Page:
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Will Detroit’s Bankruptcy Affect Your Portfolio?

One month ago, unable to pay its debts with an ever-dwindling supply of cash flow, the city of Detroit filed for bankruptcy, becoming the largest American city ever to do so. The filing left holders of $369 million in G.O. (general obligation) bonds issued by Detroit facing the probability of...

One month ago, unable to pay its debts with an ever-dwindling supply of cash flow, the city of Detroit filed for bankruptcy, becoming the largest American city ever to do so. The filing left holders of $369 million in G.O. (general obligation) bonds issued by Detroit facing the probability of an 80% haircut on their investment. It also began to drive up borrowing costs for some nearby municipalities, though the effect has not been nearly as widespread as many feared.

Still, many investors do have heightened concerns about investing in municipal bonds now. After all, bankruptcy has never before been used to force a cut in principal on G.O. bonds. So today, I wanted to share two good analyses of the current state of the municipal bond market. If you’re worried about your muni holdings—or if you’re an opportunist wondering if this is the “blood in the streets” moment to be buying muni bonds—read on for some interesting insights.

The first perspective comes from Mark Salzinger, Editor of The No-Load Fund Investor. Here’s what he wrote earlier this month:

“The Detroit bankruptcy has caused investors in municipal bonds to worry that their holdings will lose value, or that issuers will follow in the Motor City’s footsteps and even go belly up. In fact, for three months now, municipal bonds have been among the worst performing sectors of the U.S. fixed income market. Case in point: the iShares National AMT-Free Municipal Bond ETF (MUB) produced a loss of 6.4% over the past three months, vs. a loss of 3.2% for Vanguard Total Bond Market ETF (BND).

“We would urge you not to overreact to the recent volatility in the municipal bond market. After the recent losses, municipals are more attractive than they have been in quite some time. We see no problem with their constituting significant portions of your fixed-income exposure, especially if you are in a high tax bracket.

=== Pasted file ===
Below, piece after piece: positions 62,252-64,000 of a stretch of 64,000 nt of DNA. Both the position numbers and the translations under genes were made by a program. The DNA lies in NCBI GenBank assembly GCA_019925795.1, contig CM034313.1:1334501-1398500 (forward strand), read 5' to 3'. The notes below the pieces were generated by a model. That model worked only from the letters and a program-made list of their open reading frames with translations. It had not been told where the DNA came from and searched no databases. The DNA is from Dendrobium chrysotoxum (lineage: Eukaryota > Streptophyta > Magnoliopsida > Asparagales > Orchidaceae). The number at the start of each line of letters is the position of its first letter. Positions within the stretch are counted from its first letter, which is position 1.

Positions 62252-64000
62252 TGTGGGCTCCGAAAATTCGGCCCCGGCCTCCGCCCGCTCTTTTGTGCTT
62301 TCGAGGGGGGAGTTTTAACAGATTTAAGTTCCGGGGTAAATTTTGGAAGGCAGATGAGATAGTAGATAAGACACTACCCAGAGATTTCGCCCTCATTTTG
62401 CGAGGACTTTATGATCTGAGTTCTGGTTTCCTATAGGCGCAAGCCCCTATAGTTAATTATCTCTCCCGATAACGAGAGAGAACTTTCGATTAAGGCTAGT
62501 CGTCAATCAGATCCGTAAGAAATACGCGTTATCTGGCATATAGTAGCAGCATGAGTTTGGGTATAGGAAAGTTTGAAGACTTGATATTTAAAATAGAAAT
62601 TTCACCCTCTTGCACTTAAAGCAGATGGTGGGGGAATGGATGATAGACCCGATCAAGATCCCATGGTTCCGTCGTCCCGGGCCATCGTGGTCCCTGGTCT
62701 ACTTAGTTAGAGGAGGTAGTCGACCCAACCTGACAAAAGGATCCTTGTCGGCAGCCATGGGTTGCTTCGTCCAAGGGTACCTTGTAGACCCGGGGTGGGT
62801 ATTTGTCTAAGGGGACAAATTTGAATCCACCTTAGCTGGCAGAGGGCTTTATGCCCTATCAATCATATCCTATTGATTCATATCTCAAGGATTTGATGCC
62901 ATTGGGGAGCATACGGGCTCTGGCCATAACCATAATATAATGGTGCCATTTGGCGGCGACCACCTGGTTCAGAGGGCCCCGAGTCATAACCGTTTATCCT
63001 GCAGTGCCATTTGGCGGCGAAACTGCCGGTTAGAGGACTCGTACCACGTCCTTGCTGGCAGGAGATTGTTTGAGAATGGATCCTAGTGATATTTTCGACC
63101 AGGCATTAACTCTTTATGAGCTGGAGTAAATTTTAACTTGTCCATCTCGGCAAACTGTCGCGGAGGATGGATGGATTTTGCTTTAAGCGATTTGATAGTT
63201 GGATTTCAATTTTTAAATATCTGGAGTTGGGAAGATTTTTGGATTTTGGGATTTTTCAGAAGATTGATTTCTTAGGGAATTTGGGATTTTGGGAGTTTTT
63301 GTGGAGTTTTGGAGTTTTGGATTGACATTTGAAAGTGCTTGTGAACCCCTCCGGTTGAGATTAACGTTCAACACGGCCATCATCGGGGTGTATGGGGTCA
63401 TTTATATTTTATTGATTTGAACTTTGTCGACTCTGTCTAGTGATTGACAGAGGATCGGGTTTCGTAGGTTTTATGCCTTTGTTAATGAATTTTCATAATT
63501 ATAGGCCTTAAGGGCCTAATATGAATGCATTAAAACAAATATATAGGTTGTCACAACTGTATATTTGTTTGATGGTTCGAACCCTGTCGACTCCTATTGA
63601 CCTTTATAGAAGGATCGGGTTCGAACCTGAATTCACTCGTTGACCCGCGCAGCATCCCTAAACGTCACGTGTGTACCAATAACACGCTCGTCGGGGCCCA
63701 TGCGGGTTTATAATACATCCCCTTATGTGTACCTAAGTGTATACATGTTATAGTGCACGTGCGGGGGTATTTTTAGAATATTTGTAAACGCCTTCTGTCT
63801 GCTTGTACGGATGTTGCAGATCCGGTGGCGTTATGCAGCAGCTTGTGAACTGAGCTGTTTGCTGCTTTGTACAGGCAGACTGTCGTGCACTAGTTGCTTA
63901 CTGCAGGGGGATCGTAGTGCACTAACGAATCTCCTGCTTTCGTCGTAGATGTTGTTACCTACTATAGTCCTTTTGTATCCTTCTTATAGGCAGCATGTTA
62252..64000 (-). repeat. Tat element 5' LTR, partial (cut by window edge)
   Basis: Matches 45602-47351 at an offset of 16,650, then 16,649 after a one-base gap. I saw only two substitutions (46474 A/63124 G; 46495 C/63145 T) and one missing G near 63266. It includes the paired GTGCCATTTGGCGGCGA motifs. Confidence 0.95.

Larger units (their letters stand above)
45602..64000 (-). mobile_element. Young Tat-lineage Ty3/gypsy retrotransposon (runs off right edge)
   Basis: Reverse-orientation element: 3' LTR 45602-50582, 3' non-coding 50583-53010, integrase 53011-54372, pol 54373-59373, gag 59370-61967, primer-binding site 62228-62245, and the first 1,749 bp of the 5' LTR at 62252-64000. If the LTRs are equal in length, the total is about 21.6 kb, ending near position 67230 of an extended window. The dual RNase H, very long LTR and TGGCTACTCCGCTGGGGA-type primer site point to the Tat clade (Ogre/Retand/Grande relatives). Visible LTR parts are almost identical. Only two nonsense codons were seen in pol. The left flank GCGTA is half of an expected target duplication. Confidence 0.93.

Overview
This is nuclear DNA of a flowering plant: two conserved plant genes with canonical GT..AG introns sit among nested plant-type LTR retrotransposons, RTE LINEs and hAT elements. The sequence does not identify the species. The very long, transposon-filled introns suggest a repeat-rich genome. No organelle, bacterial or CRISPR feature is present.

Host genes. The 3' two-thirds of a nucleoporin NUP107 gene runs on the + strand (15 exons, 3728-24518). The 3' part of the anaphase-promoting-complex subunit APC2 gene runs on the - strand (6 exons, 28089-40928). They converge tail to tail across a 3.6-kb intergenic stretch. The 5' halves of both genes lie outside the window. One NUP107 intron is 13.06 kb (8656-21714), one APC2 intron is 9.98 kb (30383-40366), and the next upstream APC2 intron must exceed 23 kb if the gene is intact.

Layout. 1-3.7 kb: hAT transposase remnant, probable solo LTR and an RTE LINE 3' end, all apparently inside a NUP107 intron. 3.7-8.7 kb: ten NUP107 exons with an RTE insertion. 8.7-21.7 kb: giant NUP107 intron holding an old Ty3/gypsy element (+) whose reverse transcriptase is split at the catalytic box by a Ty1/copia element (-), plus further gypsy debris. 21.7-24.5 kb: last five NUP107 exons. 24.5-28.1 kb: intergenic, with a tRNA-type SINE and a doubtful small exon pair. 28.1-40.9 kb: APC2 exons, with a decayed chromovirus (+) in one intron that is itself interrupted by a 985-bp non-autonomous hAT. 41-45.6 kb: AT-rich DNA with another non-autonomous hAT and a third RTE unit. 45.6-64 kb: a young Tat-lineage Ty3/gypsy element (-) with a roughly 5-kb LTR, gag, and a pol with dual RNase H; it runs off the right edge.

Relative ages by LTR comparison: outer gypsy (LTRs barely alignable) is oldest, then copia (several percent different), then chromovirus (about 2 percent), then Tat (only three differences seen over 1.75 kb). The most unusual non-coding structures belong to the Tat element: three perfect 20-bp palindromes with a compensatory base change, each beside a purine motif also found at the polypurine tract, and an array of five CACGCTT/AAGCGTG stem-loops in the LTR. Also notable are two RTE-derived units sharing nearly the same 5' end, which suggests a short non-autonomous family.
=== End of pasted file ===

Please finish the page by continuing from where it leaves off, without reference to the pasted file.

“Despite the fiscal problems in Detroit and some other cities, we believe that interest rate risk, not credit risk, is the biggest risk municipal bonds face now. In fact, with some notable exceptions, the fiscal situations among states and localities have improved markedly over the past several years.

“First, revenue has been increasing. For example, the U.S. Department of the Census reports that state tax revenue in the first quarter of 2013 increased by nearly 10% year over year, with individual income-tax receipts leading the way with a gain of almost 20%. For the 12-month period ended March 2013, total state tax revenue reached $821 billion, up from $789 billion in the previous 12-month period. Adding in local tax revenue, the sum for the year ended March 2013 comes to $1.42 trillion, vs. $1.35 trillion for the year prior.

“Second, spending has been restrained in many jurisdictions. Combined with the greater revenue, this is resulting in the expectation of budget surpluses for 2013 in many large states, including Texas, Ohio and even California.

“The damage to municipal bond prices has been so severe over the past several months that yields within the sector exceed those of Treasury bonds with similar maturities, even though municipals offer tax advantages to individual investors. Take a look at the following chart of Vanguard funds.

“Especially for investors in high tax brackets, municipal bonds offer significant after-tax advantages in yield.